The speed of gameplay mimics that of the Smackdown vs. Raw wrestling series (also developed by THQ and Yuke's). Bunn said one influence was the way EA presented Fight Night: Round 3. While the game would feature great visuals and a fast-paced experience, button mashers would struggle with winning consistently with this type of game.

In UFC matches, factors such as position mean just as much as hitting your opponent, and the array of standing, ground, and submission moves should allow for various combat strategies. The game will include moves from various disciplines, including Brazilian jujitsu, boxing, kickboxing, muay Thai, and wrestling. The large number of moves is handled through a context-sensitive system that selects the appropriate animation depending on the position of your fighter. For instance, your fighter will not attempt an uppercut if he is too far from his opponent to reasonably land it.

Though it isn't the first UFC game (that distinction goes to 2000's Ultimate Fighting Championship game on the Dreamcast), UFC Undisputed 2009 could be the start of the next wave of growth for the burgeoning sport. The game is due on the PS3 and Xbox 360 in the spring of 2009, and we'll be bringing you more information on it in the months ahead.

И още малко сники на геймката:





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December 19, 2008 - Last night we got our hands on UFC 2009 Undisputed for the first time, and, while the game's still far from complete and its control scheme has yet to be finalized, we can safely say that this game has all the makings of a future champ.

Everything we'd seen of UFC 2009 Undisputed heading into our hands-on session had been impressive – superb fighter renderings, fluid animations and an extremely authentic, true-to-the-broadcast presentation – but, all that would be for naught if the game didn't handle well. So, heading into our first hands-on session with the work-in-progress, our attention was focused purposefully on the title's gameplay.

UFC 2009 Undisputed lets you get out of the gates in a hurry.

Still, the first thing that caught our eye was just how incredibly true-to-life the fighters looked and how authentic the game's presentation felt. We played the three biggest fights on the UFC 92: The Ultimate 2008 card, beginning with the main event, Light Heavyweight Champion Forrest Griffin versus Sugar Rashad Evans. It was impossible to ignore that Griffin's character looked and moved just like the real-life champ, right down to the combed-down bangs and tufts of chest hair, and that Evans looked legit, stenciled beard and all.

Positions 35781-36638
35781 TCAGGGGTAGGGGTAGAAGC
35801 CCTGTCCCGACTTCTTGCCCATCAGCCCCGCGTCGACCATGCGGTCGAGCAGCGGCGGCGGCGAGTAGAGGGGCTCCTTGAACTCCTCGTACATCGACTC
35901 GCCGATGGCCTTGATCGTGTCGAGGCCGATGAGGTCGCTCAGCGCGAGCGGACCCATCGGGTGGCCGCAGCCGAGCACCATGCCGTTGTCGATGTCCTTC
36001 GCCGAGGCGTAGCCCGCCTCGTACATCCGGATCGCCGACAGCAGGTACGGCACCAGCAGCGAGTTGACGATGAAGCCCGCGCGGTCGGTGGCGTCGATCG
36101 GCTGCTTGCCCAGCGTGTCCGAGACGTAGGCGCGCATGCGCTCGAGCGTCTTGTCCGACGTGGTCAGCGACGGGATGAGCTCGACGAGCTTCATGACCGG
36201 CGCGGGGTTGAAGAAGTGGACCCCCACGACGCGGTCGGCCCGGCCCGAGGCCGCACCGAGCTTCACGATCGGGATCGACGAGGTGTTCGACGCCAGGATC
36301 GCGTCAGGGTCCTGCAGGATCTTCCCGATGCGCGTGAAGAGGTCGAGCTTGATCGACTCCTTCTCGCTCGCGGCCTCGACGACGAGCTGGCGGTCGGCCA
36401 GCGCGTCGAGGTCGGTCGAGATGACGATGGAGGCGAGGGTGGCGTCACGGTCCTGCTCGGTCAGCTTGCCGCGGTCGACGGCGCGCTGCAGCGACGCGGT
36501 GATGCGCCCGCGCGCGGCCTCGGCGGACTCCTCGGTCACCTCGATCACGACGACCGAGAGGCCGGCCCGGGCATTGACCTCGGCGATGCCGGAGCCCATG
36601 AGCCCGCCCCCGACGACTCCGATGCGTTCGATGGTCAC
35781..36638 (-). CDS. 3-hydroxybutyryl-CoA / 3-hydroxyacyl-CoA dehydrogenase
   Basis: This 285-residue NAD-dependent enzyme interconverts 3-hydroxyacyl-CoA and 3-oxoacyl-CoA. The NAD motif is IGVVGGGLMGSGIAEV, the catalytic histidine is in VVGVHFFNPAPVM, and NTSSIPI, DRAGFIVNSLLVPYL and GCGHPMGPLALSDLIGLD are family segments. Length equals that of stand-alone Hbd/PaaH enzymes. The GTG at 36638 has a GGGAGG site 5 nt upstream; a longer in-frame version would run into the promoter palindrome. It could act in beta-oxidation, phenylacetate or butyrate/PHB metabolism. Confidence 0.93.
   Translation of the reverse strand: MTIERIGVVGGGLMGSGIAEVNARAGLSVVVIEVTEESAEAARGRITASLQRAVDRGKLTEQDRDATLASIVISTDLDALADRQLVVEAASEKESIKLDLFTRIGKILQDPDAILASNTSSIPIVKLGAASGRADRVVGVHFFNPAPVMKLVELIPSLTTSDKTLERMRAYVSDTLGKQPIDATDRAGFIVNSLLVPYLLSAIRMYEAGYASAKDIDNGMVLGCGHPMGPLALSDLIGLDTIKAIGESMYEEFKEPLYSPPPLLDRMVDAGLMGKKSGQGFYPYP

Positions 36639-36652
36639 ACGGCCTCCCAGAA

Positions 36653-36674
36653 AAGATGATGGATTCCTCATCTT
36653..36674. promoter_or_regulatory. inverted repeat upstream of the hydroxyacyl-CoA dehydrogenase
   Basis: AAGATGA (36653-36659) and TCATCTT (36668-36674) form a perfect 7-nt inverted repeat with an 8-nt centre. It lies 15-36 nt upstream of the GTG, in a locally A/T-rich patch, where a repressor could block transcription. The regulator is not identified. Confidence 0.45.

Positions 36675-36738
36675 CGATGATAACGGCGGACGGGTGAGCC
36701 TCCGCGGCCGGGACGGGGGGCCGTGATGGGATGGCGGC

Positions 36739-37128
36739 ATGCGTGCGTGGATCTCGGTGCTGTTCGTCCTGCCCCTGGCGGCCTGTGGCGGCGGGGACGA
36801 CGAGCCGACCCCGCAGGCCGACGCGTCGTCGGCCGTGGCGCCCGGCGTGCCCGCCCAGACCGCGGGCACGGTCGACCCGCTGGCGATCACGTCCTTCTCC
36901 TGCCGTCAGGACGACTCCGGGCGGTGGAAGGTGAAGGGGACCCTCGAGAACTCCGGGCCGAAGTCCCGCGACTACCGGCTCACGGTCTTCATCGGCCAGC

We also couldn't help but notice the level of detail THQ poured into the Octagon and its surrounding areas. Every element was a nearly perfect match to a live UFC event, including advertisements for the company's real-life business partners, cameramen stationed exactly where they would be during a live event meticulously following the action as the fighters move around the Octagon, as well as commentators Joe Rogan and Mike Goldberg seated at their Octagon-side broadcast location.

However, it wasn't until the opening bell sounded and Griffin and Evans charged out of the gates that our biggest questions began to be addressed.

Score a flash knockout with one well placed kick to the head.

The game's controls are still a work in progress, but the control scheme we played with was fairly intuitive and easy to use. The controller's main face buttons controlled right and left punches and right and left kicks, while the right shoulder buttons controlled blocking and the left shoulder buttons controlled attack elevation (L1 for high and special attacks, L2 for low strikes and takedowns). Grappling was handled entirely by using the right stick, and the grappling system itself was both complex enough to add an exciting strategy element to the game and simple enough that you won't feel overwhelmed or frustrated.

Each fighter is assigned a striking style and a grappling style that dictates his moves in the Octagon, and each style is packed with a very nice amount of variety. However, gamers won't have to worry much about which type of punch or kick to throw at which range, as the game's AI automatically gauges the situation and triggers the appropriate strike animation. So, a simple left punch from the outside will automatically produce a jab, while the same punch button, pressed while in close proximity to your opponent, will produce a hook. Similarly, a punching special attack from farther away would trigger a spinning back fist, while the same command will trigger a spinning back elbow at close range.

Each of Rampage Jackson's big punches has the potential to end a fight.

The power behind each strike is also handled "under the hood", as the game's physics engine calculates a wide range of factors in determining the effects of each strike. So, there's no need for gamers to worry about throwing power punches versus jabs and the like – the game will automatically throw the appropriate punch based on your fighter's current stamina, his range to his opponent, and that opponent's stamina and movement, and the results will vary accordingly. Land a kick flush to the chin of an onrushing opponent and he'll likely be left flat on his back counting the lights.